Narrowing the initial focus of its regulations, DTSC has expressed that its initial list of Priority Products will include no more than five product-chemical combinations. Part of the professed benefit of the conservative scope is to enable DTSC to experiment with the implementation of its initiative on a small scale, as it prepares to expand the list of Priority Products. In addition, this pilot program approach seems to reflect DTSC's pragmatic budget considerations.
At this point, it remains unclear when DTSC will issue its list of Priority Products.
There are two stages to the Alternatives Assessment (AA) process. In the first stage, the responsible entity must identify the function, performance, technical feasibility, and legal requirements associated with the Priority Product, and evaluate the feasibility of excluding COCs. Next, the responsible entity must identify chemical alternatives to the COCs in the Priority Product, collect and evaluate information identifying adverse public health and environmental impacts associated with each alternative chemical, and develop a work plan for implementation of Alternatives Assessment's second stage. This information must then be submitted to DTSC in the form of a “Preliminary AA Report.” In Stage 2, responsible entities must identify relevant factors for comparing alternative product formulations, compare the Priority Product with the alternatives, select the alternative that will replace or modify the Priority Product, and then submit these analyses to DTSC in a detailed “Final AA Report.”
In the November 2010 draft regulations, the primary responsibility for compliance was limited to the manufacturer. Expanding the scope of DTSC's authority, however, the current draft regulations impose requirements on (1) the person who controls the design of the product, (2) the U.S. importer and, potentially, (3) the retailer. The principal compliance duty remains with the manufacturer. If the manufacturer does not comply, however, then the duty applies next to the importer, if there is one. If there is no importer, or if both the manufacturer and importer fail to comply, then DTSC may shift the responsibility for compliance to the retailer. DTSC anticipates that manufacturers will retain the principal duty for compliance, and that the burden shift to the retailer will most commonly occur when DTSC lacks authority over an overseas manufacturer or importer.
If these parties fail to comply, or if an otherwise-complying party submits an Alternatives Assessment that fails to select a safer alternative for a COC (and DTSC determines that a safer alternative exists), the responsible party has one year to ensure that the Priority Product is no longer sold in California. In addition, the responsible party must complete an inventory recall program within three years. To avoid these requirements, the responsible party must submit to DTSC an Alternatives Assessment selecting an alternative that does not contain a COC.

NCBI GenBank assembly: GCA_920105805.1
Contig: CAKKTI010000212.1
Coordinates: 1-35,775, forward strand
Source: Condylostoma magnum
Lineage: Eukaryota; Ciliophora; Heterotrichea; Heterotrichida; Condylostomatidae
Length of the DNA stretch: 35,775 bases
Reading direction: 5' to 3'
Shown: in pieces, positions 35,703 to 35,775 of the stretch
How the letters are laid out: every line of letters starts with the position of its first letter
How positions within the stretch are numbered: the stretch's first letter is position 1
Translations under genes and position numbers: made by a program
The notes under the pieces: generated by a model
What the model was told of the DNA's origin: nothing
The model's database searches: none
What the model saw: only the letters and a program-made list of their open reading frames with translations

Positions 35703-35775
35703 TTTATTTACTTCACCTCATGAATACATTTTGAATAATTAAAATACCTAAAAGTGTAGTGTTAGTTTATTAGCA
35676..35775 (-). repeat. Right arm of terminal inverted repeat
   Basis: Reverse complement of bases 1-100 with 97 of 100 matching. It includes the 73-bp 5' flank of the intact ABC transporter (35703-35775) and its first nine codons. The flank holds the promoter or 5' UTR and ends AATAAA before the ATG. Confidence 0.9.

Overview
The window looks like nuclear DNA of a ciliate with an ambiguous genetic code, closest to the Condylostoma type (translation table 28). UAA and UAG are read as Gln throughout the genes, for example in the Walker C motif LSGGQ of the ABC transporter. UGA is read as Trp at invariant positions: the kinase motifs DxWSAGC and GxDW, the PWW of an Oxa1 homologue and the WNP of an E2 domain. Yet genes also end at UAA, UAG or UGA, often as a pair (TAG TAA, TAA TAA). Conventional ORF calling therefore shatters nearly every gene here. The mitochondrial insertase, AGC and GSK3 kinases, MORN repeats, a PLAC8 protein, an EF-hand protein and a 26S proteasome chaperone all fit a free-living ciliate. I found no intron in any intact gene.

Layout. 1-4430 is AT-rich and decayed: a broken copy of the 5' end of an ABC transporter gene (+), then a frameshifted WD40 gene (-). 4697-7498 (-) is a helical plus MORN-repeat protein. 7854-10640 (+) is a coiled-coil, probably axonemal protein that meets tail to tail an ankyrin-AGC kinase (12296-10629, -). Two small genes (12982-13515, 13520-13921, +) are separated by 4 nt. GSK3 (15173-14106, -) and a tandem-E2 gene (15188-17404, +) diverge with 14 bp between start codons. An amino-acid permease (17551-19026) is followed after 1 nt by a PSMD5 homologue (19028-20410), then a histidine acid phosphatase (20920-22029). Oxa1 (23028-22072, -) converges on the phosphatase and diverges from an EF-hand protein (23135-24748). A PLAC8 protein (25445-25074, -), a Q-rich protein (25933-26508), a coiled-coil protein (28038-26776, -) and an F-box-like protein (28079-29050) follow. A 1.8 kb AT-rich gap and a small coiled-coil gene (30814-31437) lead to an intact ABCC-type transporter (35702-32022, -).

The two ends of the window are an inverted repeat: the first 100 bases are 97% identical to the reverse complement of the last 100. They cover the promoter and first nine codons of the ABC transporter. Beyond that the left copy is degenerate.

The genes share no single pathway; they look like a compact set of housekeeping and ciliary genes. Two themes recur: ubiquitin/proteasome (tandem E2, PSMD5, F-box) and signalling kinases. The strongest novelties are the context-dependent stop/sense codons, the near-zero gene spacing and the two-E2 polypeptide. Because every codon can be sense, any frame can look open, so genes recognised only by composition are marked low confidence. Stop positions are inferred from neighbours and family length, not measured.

The proposed 2012 regulations differ from the October 2011 Informal Draft regulations in several important ways:
Alternatives Analysis Threshold Exemption
Although the Governor's budget proposed redirecting 39 staff positions and more than $6 million to cover the first phase of implementing the Green Chemistry Initiative, several Democratic legislators signed a joint letter (known as the Perea Letter) asking that the fee proposal be excised from the budget trailer bill. Ultimately, the question as to whether the existing funds will be sufficient to implement the initiative, without the benefit of the additional fees, is a question that remains to be answered.
Keith Walker is an attorney in the Environmental Group of the law firm of Cox, Castle & Nicholson in Los Angeles. Mr. Walker's practice focuses on environmental due diligence in the context of real estate acquisition, financing and development; compliance with environmental laws and regulations, including completing voluntary cleanup programs and obtaining regulatory closure from a wide variety of regulatory agencies; and counseling property owners, developers, and lenders regarding the most effective methods for managing environmental risk, including through the negotiation and purchase of environmental insurance policies.
This article does not represent the opinions of Bloomberg BNA, which welcomes other points of view.